Last week, I was honored to serve on a discussion panel at a community forum around “Our Schools, Our Future.” It was a great evening for those who believe in civic engagement--a lively dialogue, citizens who clearly believe that people on the front lines have the best chance of solving our educational problems. Topics were pretty much what you’d expect--funding, testing, charter schools--and I found it heartening that the panel was generally in alignment on the big issues.
The last question from the audience surprised me, however. The questioner wanted to know whether we thought sports were given too much emphasis in schools. The first person to grab the mic made the standard stump speech on The Value of Sports. It’s a familiar set of talking points--you can probably already guess what he said:
Sports teach teamwork. Sports show kids how to win and lose. Sports are often the heart of community activity and build school spirit. Sports turn students into leaders in their future business careers. Kids stay in school because of sports.
I was surprised by the question only because it was even asked--so automatic and embedded are these ideas in American educational thinking. In fact, the speaker got a round of applause from the audience for saying them.
Here are some alternative ideas to consider:
Sports teach that competition--winning and losing--is the most important aspect of pursuing the good life in America. Sports teach aggression as an appropriate response to being challenged. Sports elevate compliance and authority over creativity and individuality. Sports are what you do to get positive attention in schools. School athletes become heroes for questionable reasons, leading them to a sense of entitlement. Athletic talent is prized and rewarded over other skills and gifts in school and community cultures.
Let me pause here and note that I’m 100% in favor of personal fitness, enjoyment of physical activity, working in teams, and friendly athletic games.
What I’m questioning is K-12 schools’ central role in promoting competitive sports. Public schools have become de facto comprehensive farm systems (for both stars and fans) for collegiate and professional athletics, which have nothing to do with education, but are 100% big business. Big ugly business, sometimes.
If you moved to America from another part of the world, you would be surprised to see that my local newspaper has a special section for sports, which is dominated, Monday-Friday, by high school athletics. High school sports get more space than national news, most days. And high school athletes get more mentions in the local press than National Merit Scholars.
Our French exchange student was dumfounded by the fact that our medium-sized high school had its own football stadium that seated thousands. (She was a little befuddled by what we called “football,” too--but that’s another story.) What really blew her away was the fact that every school in the district--elementary, middle, and high schools--had fully equipped gymnasiums. Elodie was an award-winning gymnast herself, but all of her training and competing happened outside of school, the European norm.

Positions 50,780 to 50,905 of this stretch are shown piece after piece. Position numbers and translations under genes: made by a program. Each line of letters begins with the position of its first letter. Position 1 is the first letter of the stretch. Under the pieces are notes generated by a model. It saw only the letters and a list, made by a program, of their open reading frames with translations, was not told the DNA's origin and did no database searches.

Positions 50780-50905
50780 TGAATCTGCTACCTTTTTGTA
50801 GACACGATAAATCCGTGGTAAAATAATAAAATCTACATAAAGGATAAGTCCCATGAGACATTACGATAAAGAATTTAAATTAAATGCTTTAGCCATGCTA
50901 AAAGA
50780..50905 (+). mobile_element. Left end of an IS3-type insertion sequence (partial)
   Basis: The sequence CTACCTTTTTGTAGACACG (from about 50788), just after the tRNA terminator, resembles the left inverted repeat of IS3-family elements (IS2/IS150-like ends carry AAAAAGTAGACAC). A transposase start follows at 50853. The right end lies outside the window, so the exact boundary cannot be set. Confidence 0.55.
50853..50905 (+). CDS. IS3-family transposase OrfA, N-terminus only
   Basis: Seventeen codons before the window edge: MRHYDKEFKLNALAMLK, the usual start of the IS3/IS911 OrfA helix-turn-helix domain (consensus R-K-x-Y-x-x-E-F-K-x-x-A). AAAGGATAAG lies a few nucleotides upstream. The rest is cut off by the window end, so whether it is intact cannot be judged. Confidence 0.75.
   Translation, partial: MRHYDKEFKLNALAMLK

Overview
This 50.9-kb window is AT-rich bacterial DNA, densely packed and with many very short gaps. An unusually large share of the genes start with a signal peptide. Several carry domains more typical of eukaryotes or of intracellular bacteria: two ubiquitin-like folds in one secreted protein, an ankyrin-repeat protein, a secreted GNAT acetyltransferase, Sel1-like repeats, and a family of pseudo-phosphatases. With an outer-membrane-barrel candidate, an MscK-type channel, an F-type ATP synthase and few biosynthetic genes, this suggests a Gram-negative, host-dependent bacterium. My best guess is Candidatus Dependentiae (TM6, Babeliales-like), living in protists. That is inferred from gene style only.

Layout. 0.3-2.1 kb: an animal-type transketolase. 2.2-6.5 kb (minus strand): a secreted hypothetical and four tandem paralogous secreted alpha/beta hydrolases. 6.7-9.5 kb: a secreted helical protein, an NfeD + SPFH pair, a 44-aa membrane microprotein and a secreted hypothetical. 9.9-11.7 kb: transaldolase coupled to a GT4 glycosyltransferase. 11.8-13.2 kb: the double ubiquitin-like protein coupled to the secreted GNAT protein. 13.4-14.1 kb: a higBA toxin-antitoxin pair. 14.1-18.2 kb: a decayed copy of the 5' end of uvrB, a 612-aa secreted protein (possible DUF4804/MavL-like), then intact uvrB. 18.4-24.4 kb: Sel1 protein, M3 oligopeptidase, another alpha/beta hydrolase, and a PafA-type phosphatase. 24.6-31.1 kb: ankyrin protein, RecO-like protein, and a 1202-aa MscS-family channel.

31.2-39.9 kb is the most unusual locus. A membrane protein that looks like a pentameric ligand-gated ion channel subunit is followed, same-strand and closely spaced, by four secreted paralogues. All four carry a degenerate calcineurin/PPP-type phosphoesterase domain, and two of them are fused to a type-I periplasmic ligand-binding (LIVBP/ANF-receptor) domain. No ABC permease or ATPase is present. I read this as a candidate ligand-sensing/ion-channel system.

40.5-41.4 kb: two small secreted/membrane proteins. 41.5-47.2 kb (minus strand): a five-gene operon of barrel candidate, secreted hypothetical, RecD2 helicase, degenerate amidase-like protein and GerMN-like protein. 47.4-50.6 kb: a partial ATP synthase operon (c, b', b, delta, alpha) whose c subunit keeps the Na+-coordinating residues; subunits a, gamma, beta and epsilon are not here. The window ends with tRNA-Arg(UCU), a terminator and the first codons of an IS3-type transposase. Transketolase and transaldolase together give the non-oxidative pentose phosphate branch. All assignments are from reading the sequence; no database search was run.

We hold special all-school assemblies to highlight school vs. school rivalries, which spin off into class vs. class competitions. I admit: I had lots of fun directing the band at pep assemblies. Still, you have to wonder: what’s the message we’re sending when “school spirit” is less about celebrating communal accomplishments than just more win-lose contests?
School districts, colleges and parents fund what they find important. The “pay to play” discussion happening around the country in these tough times doesn’t take into account huge existing tax-funded investments in facilities and equipment. Ironically, many schools have lost their arts programming precisely because the arts are taught by certified teachers--compared to separately financed athletic programs where parents have the option to fund-raise outside the salary schedule.
What happens when sports dominate school cultures? This. And this. And, of course--this.
But--what about the necessity of sports to keep kids in poverty from dropping out of school? A principal who leads an elementary school in Detroit told me they don’t bring athletes into their school any more for read-a-thons or special photo-ops. We don’t promote hero-worship for sports stars, she said. Our students irrationally believe that sports can be their ticket to fame and riches. Instead, we bring in nurses and firefighters and a man who started his own body shop.
We want to give our kids real goals.
The opinions expressed in Teacher in a Strange Land are strictly those of the author(s) and do not reflect the opinions or endorsement of Editorial Projects in Education, or any of its publications.